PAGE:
The universe must be finite.


When the mind is in a sleep state, it has no concept of space/time. Within this state, the mind (the exact same mind that is aware of space/time in the awake state), has no sense of finite or infinite. This is a glimpse (clue) as to the nature of the universe.

Rich
 
BrightNoon
 
Reply Tue 13 Oct, 2009 01:15 pm
@vectorcube,
vectorcube;97101 wrote:
The surface of the earth is both finite, and unbound. Why? Finite in the sense that if you draw a line in the surface of the earth, it meets itself on the other end. Similarly, if the universe is finite, then traveling in one direction will lead your to where you started. It is worthy to note that when physicists talk about infinite, or finite, they are talking about intrinsic properties of space! Ie: like Dawing a big giant triangle accross the universe, and look at the sum of the angles. It makes no sense to talk about extrinsic properties of space. It makes little sense of of talking about space-time "outside" of space-time.


In what sense in the earth unbounded? 'Earth' is defined as x,y, and z; with the implication that there are also p, q, and r, which are external to 'earth.' Otherwise, there is no sense in specifying 'earth' as a thing; things only exist in opposition to other things: i.e. what they are not. The idea of definition is seperation - from others. Likewise with the universe. If it is finite, if it is a thing with bounds, then it is such by virtue of the fact that it is seperate from something other. What would that something other be? It is some thing? Yes, by definition. Ergo, the universe does not include every thing; ergo it is not 'the universe' if by that we mean everything.

What if we just add that something to the universe and then say, alright, now we have everything accounted for. No, now there is something else outide that new finite unit that is not included, and so on ad infinitum. Therefore, the universe is infinite. We tend to think of infinite in terms of a great size or expanse; it means something much simpler to comprehend: without limits. As it is logically impossible to ascribe limits, the universe is by definition infinite.
 
SammDickens
 
Reply Tue 13 Oct, 2009 04:35 pm
@BrightNoon,
The universe did once mean "everything" at a time before science began to understand it from a new perspective. It still means everything we understand in a physical sense I guess, but we don't understand dark matter or energy, and too our cosmology now presents the universe as all that part of reality that came into being from (or though?) the event we call the big bang. But the big bang and other changes in our understanding all suggest that the universe is not really "everything".

Language changes, Knowledge changes. Everything is no longer everything. Perhaps the universe is finite. After all, it started much smaller than a proton and expanded by finite increments for a finite time from that point. No matter how big a number you add to one, and no matter how often you add it, you never get infinity.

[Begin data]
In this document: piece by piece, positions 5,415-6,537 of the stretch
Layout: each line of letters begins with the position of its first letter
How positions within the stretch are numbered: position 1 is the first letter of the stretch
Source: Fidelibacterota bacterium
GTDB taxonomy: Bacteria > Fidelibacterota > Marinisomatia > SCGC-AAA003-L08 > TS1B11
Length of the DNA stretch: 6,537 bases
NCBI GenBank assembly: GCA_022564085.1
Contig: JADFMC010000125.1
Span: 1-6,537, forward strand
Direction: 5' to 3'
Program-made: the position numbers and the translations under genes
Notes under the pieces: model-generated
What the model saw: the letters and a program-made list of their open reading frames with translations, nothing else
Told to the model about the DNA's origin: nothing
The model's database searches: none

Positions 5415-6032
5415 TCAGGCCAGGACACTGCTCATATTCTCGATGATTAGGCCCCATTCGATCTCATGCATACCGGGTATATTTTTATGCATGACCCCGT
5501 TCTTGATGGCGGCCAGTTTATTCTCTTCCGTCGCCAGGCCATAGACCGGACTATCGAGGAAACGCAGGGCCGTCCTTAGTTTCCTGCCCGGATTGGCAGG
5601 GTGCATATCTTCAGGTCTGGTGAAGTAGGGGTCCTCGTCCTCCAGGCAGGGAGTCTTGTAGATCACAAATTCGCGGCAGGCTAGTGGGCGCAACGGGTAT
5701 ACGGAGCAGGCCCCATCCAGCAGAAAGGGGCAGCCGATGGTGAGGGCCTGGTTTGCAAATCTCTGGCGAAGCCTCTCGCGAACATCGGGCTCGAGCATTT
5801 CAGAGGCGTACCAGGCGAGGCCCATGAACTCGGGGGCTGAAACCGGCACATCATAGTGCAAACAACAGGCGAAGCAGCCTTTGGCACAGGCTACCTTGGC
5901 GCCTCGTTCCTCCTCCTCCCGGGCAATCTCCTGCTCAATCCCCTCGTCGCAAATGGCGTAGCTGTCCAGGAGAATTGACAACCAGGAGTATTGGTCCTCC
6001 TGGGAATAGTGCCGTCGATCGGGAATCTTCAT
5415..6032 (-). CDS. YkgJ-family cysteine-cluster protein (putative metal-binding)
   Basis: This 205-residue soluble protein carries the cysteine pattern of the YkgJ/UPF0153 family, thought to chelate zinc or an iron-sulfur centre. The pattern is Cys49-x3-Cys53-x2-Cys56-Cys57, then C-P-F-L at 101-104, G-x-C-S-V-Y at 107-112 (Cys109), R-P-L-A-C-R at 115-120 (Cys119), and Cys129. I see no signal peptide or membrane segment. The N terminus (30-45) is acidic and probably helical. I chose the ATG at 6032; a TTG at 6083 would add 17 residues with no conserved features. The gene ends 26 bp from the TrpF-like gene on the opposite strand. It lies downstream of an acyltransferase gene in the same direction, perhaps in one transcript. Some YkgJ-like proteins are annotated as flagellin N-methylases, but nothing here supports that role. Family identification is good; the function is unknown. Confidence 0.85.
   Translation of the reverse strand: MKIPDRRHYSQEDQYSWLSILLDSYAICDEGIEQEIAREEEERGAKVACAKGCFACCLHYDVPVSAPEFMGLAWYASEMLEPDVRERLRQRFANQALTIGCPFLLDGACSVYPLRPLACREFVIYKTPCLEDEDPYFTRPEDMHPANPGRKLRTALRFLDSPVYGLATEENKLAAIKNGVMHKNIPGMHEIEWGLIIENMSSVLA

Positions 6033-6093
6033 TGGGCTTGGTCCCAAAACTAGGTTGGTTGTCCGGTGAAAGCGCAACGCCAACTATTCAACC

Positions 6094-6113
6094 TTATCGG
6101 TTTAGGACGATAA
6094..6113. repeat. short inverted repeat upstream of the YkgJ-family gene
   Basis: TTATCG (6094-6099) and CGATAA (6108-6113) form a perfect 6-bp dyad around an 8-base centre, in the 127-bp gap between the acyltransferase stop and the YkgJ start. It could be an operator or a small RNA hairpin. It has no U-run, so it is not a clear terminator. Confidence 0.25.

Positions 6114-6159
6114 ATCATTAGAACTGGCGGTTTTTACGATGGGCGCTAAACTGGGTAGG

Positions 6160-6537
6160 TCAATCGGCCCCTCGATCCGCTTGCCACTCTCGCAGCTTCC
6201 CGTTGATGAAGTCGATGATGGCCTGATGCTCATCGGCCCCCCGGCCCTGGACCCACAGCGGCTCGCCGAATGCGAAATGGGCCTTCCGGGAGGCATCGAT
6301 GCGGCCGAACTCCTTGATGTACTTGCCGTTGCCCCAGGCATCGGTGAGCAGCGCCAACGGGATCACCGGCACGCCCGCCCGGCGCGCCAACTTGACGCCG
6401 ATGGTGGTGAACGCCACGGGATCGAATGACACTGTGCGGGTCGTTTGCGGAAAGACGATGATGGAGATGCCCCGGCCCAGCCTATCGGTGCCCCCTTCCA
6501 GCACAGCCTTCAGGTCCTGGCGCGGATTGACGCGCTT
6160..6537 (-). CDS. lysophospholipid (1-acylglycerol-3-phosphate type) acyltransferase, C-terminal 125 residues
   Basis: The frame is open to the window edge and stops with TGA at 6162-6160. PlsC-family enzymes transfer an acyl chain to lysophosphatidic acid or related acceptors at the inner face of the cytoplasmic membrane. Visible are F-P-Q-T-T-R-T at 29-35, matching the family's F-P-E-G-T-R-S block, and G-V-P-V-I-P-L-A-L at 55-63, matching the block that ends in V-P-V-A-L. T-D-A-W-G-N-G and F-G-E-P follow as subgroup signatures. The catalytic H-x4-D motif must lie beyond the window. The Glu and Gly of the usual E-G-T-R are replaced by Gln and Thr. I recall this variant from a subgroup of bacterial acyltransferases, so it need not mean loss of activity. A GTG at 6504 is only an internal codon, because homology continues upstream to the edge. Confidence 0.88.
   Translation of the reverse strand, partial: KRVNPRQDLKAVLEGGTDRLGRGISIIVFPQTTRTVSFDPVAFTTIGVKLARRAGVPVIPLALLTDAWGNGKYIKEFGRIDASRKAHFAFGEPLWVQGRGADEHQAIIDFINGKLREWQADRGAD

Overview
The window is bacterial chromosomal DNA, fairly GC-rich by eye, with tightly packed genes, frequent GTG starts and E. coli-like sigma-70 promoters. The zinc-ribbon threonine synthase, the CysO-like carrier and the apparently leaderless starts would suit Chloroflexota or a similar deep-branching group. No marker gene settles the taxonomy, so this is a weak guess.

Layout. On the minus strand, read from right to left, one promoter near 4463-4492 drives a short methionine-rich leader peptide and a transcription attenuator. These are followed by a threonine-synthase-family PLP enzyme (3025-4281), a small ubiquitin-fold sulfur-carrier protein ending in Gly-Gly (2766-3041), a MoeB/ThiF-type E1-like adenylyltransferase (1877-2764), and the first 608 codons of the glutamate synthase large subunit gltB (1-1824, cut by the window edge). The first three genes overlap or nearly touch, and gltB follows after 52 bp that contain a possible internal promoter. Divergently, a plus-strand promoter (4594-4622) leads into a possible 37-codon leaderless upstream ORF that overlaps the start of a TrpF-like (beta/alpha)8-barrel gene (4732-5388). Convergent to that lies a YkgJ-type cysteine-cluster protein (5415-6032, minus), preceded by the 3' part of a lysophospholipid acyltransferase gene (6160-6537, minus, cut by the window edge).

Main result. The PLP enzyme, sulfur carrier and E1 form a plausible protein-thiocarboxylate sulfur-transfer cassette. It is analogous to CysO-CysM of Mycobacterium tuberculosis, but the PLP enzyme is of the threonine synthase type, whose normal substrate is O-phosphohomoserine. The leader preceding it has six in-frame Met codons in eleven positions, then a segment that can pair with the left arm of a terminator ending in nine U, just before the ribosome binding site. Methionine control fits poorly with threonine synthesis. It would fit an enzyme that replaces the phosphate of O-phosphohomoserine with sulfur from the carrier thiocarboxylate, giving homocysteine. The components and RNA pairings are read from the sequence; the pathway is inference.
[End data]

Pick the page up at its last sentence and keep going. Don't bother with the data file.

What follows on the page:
Samm
 
Zacrates
 
Reply Tue 13 Oct, 2009 05:13 pm
@diamantis,
diamantis;82926 wrote:
[CENTER][CENTER]Thought experiment
(Deductive reasoning)
Syllogism [/CENTER]
[/CENTER]


PREMISE 1: MATTER OCCUPIES SPACE.

PREMISE 2: SPACE IS INFINITELY DIVISIBLE.

CONCLUSION: MATTER IS INFINITELY DIVISIBLE.


It seems that it would be, because if you had 1 of something you can have a half of that, and then have of that to make a quarter, and then an eighth, and so on.
 
vectorcube
 
Reply Tue 13 Oct, 2009 06:21 pm
@BrightNoon,
BrightNoon;97256 wrote:
In what sense in the earth unbounded? 'Earth' is defined as x,y, and z; with the implication that there are also p, q, and r, which are external to 'earth.'



The keyword here is the word "external". If the universe is the whole of space-time connected by it` s spatial-temporal relation to the bb, then it does not make sense to ask what is external to this space-time, just like it is incorrect to ask what is on the other side of the whole of space.


Quote:
What if we just add that something to the universe and then say, alright, now we have everything accounted for. No, now there is something else outide that new finite unit that is not included, and so on ad infinitum. Therefore, the universe is infinite. We tend to think of infinite in terms of a great size or expanse; it means something much simpler to comprehend: without limits. As it is logically impossible to ascribe limits, the universe is by definition infinite


Quote:
things only exist in opposition to other things: i.e. what they are not. The idea of definition is seperation - from others.



It does not work. Your intuition is to think of a room separated from the dinning room by a door. This is incorrect, because "what is on the other side of the separation( or door)" is itself a spatial notion that do not make sense in the context of the "whole of space-time". In a sense, you are asking "what is on the other side of space-time". It does not make sense.

Quote:
What if we just add that something to the universe and then say, alright, now we have everything accounted for. No, now there is something else outide that new finite unit that is not included, and so on ad infinitum. Therefore, the universe is infinite. We tend to think of infinite in terms of a great size or expanse; it means something much simpler to comprehend: without limits. As it is logically impossible to ascribe limits, the universe is by definition infinite.



I think your intuition is that there is something more than the same old temporal-spatial space-time that is our universe. If so, then you can` t say what is outside of space-time. It simply does not make sense.

What you can do is to take the position of many philosophiers,and physicists, and say the following: